On his morning drive to work, my father had been seeing visions of an irresistibly sweet, dark-eyed little girl. She sat on the seat beside him -- mostly during stoplights -- directing questions at his patient, all-knowing ear. "What do you call that thing, Daddy?" 'That? That's the Cadillac seal." "What's the Cadillac seal?" "Well, a long time ago, there was a French explorer named Cadillac, and he was the one who discovered Detroit. And that seal was his family seal, from France." "What's France?" "France is a country in Europe." "What's Europe?" "It's a continent, which is like a great big piece of land, way, way bigger than a country. But Cadillacs don't come from Europe anymore, kukla. They come from right here in the good old U.S.A." The light turned green and he drove on. But my prototype lingered. She was there at the next light and the next. So pleasant was her company that my father, a man loaded with initiative, decided to see what he could do to turn his vision into reality.
Thus: for some time now, in the living room where the men discussed politics, they had also been discussing the velocity of sperm. Peter Tatakis, "Uncle Pete" as we called him, was a leading member of the debating society that formed every week on our black love seats. A lifelong bachelor, he had no family in America and so had become attached to ours. Every Sunday he arrived in his wine-dark Buick, a tall, prune-faced, sad-seeming man with an incongruously vital head of wavy hair. He was not interested in children. A proponent of the Great Books series -- which he had read twice -- Uncle Pete was engaged with serious thought and Italian opera. He had a passion, in history, for Edward Gibbon, and, in literature, for the journals of Madame de Staël. He liked to quote that witty lady's opinion on the German language, which held that German wasn't good for conversation because you had to wait to the end of the sentence for the verb, and so couldn't interrupt. Uncle Pete had wanted to become a doctor, but the "catastrophe" had ended that dream. In the United States, he'd put himself through two years of chiropractic school, and now ran a small office in Birmingham with a human skeleton he was still paying for in installments. In those days, chiropractors had a somewhat dubious reputation. People didn't come to Uncle Pete to free up their kundalini. He cracked necks, straightened spines, and made custom arch supports out of foam rubber. Still, he was the closest thing to a doctor we had in the house on those Sunday afternoons. As a young man he'd had half his stomach surgically removed, and now after dinner always drank a Pepsi-Cola to help digest his meal. The soft drink had been named for the digestive enzyme pepsin, he sagely told us, and so was suited to the task.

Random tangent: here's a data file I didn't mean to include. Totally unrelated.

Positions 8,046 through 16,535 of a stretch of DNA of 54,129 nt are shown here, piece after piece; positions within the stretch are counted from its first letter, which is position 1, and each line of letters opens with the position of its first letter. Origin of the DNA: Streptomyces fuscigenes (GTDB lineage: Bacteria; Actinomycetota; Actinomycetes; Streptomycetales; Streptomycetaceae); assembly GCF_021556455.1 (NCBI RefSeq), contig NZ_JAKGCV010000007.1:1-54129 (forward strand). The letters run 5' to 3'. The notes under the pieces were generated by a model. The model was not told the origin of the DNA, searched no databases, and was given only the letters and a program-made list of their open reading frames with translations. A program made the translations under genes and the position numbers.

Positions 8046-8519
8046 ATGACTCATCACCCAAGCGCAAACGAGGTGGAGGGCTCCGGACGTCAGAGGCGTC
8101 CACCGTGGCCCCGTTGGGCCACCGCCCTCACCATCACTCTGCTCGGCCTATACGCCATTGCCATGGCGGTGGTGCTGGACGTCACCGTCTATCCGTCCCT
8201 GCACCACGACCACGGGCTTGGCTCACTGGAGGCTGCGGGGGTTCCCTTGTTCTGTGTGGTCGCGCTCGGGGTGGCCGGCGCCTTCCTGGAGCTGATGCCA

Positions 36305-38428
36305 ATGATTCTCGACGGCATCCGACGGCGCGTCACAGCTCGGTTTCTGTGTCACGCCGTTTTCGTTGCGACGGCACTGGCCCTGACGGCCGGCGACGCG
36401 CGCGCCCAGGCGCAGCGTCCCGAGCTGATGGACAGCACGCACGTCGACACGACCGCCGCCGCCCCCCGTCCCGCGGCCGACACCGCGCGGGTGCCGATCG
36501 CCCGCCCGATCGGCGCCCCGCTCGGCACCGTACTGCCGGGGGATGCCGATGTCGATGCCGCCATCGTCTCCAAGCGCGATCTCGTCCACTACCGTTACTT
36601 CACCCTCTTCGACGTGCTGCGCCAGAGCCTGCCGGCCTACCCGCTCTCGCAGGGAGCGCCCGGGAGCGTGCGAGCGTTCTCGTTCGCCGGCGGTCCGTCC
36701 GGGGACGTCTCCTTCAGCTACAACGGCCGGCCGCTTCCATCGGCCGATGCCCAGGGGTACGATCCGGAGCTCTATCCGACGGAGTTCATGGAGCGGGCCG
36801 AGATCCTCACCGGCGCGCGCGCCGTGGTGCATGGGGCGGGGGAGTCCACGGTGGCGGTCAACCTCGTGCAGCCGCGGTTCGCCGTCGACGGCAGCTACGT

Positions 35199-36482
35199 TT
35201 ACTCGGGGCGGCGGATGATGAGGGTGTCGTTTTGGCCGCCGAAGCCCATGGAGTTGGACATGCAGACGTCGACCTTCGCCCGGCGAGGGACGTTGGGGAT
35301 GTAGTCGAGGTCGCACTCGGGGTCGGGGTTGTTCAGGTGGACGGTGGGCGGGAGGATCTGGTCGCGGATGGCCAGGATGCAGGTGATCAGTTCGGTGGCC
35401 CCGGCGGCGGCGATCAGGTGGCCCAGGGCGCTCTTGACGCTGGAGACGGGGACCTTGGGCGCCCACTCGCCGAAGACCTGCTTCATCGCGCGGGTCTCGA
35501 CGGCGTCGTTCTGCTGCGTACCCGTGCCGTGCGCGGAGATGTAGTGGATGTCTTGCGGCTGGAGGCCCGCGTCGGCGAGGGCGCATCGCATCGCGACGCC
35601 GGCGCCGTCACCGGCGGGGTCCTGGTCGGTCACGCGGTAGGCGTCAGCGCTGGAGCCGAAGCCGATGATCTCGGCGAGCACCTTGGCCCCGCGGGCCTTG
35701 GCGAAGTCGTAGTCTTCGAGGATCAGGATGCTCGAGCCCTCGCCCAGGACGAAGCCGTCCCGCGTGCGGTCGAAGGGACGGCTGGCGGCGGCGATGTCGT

Excerpted from Middlesex by Jeffrey Eugenides. Copyright 2002 Jeffrey Eugenides, all rights reserved. No part of this book may be reproduced without written permission from the publisher.
Blood at the Root
"A gripping, timely, and important examination of American racism."
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